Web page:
20 Jun, 2010

The Art of Blade of the Immortal

By: Ken Haley

By Hiroaki Samura
Dark Horse, 160 pp.
Rating: 18 +

For over a decade, Blade of the Immortal has been a mainstay of my manga reading diet and a big reason why is Hiroaki Samura’s absolutely gorgeous artwork. So, when Dark Horse announced a massive, oversized, art book full of his covers, chapter breaks and more, I was excited to say the least.

Within this tome you’ll find many of the series’ most memorable covers, chapter breaks and more. The images are reproduced wonderfully and look even better than when originally published. There are even several pieces that I don’t immediately recognize and suspect this may actually be their first official US release. I’m thinking particularly of two double-page spreads, one showing a more recent incarnation of the Itto Ryu roster, and the other depicting the main three Mugai-Ryu members. Then again, given the sheer size of the series it’s quite possible that I’m simply forgetting them. In addition to the material from the Japanese edition, the Dark Horse edition includes an extra 32 pages of material including a few splash pages from the manga itself, the art pieces from the novel Blade of the Immortal: Legend of the Sword Demon, and a few black-and-white pieces that were colored to be used as covers for the US monthly comic edition of the series.

Notable by their absence are the pieces that arguably set Blade of the Immortal apart from other series at the time: the full-page death scenes. Anyone familiar with the series will know exactly what I’m talking about, but for those who aren’t, try to imagine a full-page shot of someone’s body slowly coming apart after being hacked to bits, set against a background of, oh, say a massive lotus unfurling its petals. I’m really not doing justice to the amount of detail these “death mandalas” actually contain, as they’re absolutely beautiful and blew my mind when I first encountered them. One has to wonder why something that was a prominent feature in the series’ early days was omitted. In his afterward, Samura does discuss having problems looking at his older pieces, so perhaps it’s simply a case of him looking back at these pieces and seeing nothing but their flaws and imperfections.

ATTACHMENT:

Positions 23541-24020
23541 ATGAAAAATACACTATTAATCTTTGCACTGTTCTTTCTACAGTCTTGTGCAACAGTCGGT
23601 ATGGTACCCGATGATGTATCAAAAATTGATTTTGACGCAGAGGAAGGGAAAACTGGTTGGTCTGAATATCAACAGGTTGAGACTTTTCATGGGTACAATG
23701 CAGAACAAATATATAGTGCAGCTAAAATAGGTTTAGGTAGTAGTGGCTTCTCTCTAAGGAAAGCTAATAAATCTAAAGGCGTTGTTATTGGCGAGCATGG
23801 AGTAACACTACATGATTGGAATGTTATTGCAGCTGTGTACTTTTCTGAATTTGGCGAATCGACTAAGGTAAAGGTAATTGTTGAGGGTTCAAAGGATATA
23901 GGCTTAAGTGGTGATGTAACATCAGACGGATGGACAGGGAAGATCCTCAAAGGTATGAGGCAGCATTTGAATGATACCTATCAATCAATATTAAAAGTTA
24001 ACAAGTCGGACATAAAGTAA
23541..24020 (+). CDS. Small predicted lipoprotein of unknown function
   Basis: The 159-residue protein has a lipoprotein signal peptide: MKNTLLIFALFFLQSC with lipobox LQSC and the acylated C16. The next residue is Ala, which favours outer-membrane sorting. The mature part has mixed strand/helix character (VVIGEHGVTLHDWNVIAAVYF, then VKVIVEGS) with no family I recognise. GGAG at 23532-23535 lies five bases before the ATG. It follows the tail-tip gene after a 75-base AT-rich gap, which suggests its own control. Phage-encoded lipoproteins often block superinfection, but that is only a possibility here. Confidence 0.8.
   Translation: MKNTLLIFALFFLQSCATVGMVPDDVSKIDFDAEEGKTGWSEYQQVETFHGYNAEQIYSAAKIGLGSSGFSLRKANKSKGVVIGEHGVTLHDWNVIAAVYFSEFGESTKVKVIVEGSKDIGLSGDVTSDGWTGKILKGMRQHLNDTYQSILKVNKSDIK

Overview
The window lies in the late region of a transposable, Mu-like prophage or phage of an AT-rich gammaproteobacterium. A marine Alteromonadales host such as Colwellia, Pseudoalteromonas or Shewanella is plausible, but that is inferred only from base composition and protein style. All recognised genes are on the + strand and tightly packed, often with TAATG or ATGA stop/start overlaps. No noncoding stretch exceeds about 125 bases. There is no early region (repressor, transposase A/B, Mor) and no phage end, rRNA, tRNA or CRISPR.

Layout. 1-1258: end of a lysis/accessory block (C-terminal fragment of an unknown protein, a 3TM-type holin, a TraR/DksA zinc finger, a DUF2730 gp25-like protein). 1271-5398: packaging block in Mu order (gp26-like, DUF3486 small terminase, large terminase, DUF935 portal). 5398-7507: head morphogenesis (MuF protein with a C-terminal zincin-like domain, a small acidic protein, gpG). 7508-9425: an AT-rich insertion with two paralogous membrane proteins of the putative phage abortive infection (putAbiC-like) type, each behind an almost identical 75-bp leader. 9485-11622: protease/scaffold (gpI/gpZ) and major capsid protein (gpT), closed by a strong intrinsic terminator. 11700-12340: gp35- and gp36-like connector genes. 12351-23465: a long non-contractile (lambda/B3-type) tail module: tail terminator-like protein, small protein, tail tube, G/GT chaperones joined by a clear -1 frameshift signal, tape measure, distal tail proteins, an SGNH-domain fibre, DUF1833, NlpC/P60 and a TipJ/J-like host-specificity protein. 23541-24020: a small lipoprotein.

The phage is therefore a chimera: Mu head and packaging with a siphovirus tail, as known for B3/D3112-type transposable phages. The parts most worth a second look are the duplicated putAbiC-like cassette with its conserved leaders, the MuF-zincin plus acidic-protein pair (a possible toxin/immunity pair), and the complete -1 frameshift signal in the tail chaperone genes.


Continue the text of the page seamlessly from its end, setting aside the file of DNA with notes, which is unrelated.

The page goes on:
This release is a fantastic, must-have for any fan of Blade of the Immortal or Hiroaki Samura’s artwork. The price ($29.99) might seem a bit steep at first, but it’s such a high-quality product with art from one of the best manga creators and manga artist around that it’s well worth it.

The Art of Blade of the Immortal is available now.

Review copy provided by the publisher.

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